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JCIDA to consider forcing property tax breaks for housing projects


Desperate times call for desperate measures.

Board members of the Jefferson County Industrial Development Agency will consider changing the agency’s uniform tax-exempt policy to allow it to unilaterally decide on a property tax break agreement for housing projects.

Board member W. Edward Walldroff first suggested the idea to revisit the policy on payment-in-lieu-of-taxes agreements.

“This is a classic scenario where we might have shot ourselves in the foot and tied our hands by not having the hammer available,” he said. “I wonder if we maybe shouldn’t reconsider that if parties can’t come together, we can impose a PILOT without their approval.”

CEO Donald C. Alexander conceded there are situations where JCIDA could take heat off elected officials while providing developers with what they need to proceed with necessary projects.

“It would be another card in our negotiating deck,” he said. “Nobody wants to do this without agreement among the taxing jurisdiction, but sometimes they get wrapped up in myopic issues and someone has to take the global view.”

He was quick to say, though, that negotiations among Jefferson County, the Watertown City School District and the town of Watertown with apartment project developers COR Development Co., Fayetteville, and Morgan Management, Pittsford, have moved.

Those two projects are proposed for the town of Watertown and were awarded $6.74 million in low-interest loans from three local agencies, including JCIDA, through the Community Rental Housing Program.

“Each one of the taxing jurisdictions have elected officials who are operating those entities and have a due diligence process they have to go through,” Mr. Alexander said. “They need to take time to understand the issues. Every one of these jurisdictions have spent a huge amount of time to move the ball down the field.”

Board member and county Legislator Kent D. Burto, R-Carthage, urged patience.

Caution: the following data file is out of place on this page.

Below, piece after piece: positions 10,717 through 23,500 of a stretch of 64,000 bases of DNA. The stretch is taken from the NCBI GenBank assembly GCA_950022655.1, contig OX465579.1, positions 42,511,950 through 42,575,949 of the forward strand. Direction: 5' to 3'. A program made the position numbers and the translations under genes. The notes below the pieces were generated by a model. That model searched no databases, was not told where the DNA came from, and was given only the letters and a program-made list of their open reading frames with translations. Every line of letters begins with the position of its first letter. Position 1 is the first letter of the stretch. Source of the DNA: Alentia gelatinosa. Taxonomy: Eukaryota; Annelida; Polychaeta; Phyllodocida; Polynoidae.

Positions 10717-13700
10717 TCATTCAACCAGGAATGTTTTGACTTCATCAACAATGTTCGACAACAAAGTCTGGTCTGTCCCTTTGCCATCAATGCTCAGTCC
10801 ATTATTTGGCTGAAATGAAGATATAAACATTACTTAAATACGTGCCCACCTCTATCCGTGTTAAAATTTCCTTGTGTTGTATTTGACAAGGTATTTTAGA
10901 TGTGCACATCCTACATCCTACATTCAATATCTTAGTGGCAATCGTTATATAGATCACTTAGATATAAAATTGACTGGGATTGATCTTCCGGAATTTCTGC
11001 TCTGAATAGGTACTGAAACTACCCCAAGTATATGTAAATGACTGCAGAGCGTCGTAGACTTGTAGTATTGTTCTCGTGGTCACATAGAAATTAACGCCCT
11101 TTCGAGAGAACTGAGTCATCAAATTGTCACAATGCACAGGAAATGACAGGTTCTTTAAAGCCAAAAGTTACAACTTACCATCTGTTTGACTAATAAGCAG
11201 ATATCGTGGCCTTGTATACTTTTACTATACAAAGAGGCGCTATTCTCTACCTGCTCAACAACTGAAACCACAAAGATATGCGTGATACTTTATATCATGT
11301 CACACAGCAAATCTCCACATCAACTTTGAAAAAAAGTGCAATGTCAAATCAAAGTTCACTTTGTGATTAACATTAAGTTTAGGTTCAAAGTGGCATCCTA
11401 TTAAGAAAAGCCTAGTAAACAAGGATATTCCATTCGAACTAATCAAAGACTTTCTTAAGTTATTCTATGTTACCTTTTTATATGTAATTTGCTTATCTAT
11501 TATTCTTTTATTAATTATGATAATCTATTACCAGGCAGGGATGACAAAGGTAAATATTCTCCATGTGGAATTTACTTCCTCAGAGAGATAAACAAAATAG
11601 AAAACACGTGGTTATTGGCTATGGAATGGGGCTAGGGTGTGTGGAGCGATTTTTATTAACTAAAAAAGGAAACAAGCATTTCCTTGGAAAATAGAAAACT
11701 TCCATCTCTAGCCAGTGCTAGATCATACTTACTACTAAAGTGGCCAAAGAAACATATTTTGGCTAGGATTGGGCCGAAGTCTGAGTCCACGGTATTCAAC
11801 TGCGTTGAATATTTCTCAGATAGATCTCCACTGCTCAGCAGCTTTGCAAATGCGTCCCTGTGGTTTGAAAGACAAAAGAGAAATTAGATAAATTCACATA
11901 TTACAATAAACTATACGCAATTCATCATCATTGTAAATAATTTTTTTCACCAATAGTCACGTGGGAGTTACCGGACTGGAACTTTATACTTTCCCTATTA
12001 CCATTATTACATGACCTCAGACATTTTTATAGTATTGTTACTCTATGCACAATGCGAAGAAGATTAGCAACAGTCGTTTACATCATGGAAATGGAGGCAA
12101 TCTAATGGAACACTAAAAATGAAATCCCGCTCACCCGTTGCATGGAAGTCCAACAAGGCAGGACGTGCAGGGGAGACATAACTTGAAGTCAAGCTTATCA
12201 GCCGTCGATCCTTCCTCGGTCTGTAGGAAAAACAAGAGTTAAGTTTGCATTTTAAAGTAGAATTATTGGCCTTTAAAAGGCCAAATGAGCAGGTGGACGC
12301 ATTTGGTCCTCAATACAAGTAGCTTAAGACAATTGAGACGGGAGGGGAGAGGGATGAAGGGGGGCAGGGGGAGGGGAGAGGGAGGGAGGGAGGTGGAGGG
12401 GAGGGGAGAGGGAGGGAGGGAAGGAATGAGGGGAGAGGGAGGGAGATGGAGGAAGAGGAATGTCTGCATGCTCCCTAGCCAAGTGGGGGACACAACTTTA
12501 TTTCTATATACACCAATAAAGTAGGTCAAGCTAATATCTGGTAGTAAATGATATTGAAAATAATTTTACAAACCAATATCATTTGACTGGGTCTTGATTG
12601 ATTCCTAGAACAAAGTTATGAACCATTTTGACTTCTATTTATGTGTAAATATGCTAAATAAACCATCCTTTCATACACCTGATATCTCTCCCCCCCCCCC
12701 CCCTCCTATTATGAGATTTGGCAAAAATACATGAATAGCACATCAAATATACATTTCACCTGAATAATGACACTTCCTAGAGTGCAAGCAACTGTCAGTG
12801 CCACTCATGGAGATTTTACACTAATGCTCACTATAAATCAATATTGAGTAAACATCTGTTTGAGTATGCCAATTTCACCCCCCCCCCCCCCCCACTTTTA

“Let’s get through the first one that they’re dealing with and see how it goes,” he said. “We don’t want to go out and step on anyone’s toes.”

But Mr. Walldroff asked that a group investigate language changes. Mr. Walldroff, Urban C. Hirschey and Michelle D. Pfaff will be the committee to consider the changes. They will meet at 9 a.m. today.

Once the full board agrees to proposed changes, they will be sent to every taxing jurisdiction for a 30-day comment period.

“You could always reject it if you choose to not go forward,” Mr. Alexander said.

In other housing news, JCIDA transferred the $315,923 it received from the Fort Drum housing project to the Jefferson County Local Development Corp., where it keeps the money to be lent or granted. All of the money JCLDC has or will accrue in the next few years from the Fort Drum project, known as Residential Communities Initiative, will be lent to support off-post apartment construction through the Community Rental Housing Program committee.

“We’re going to get it done, one way or another,” board Chairman David J. Converse said. “We’ve got to have housing — it’s too important. If the Army makes a determination because of a lack of housing and Fort Drum is downsized, the whole region is going down in a hurry.”

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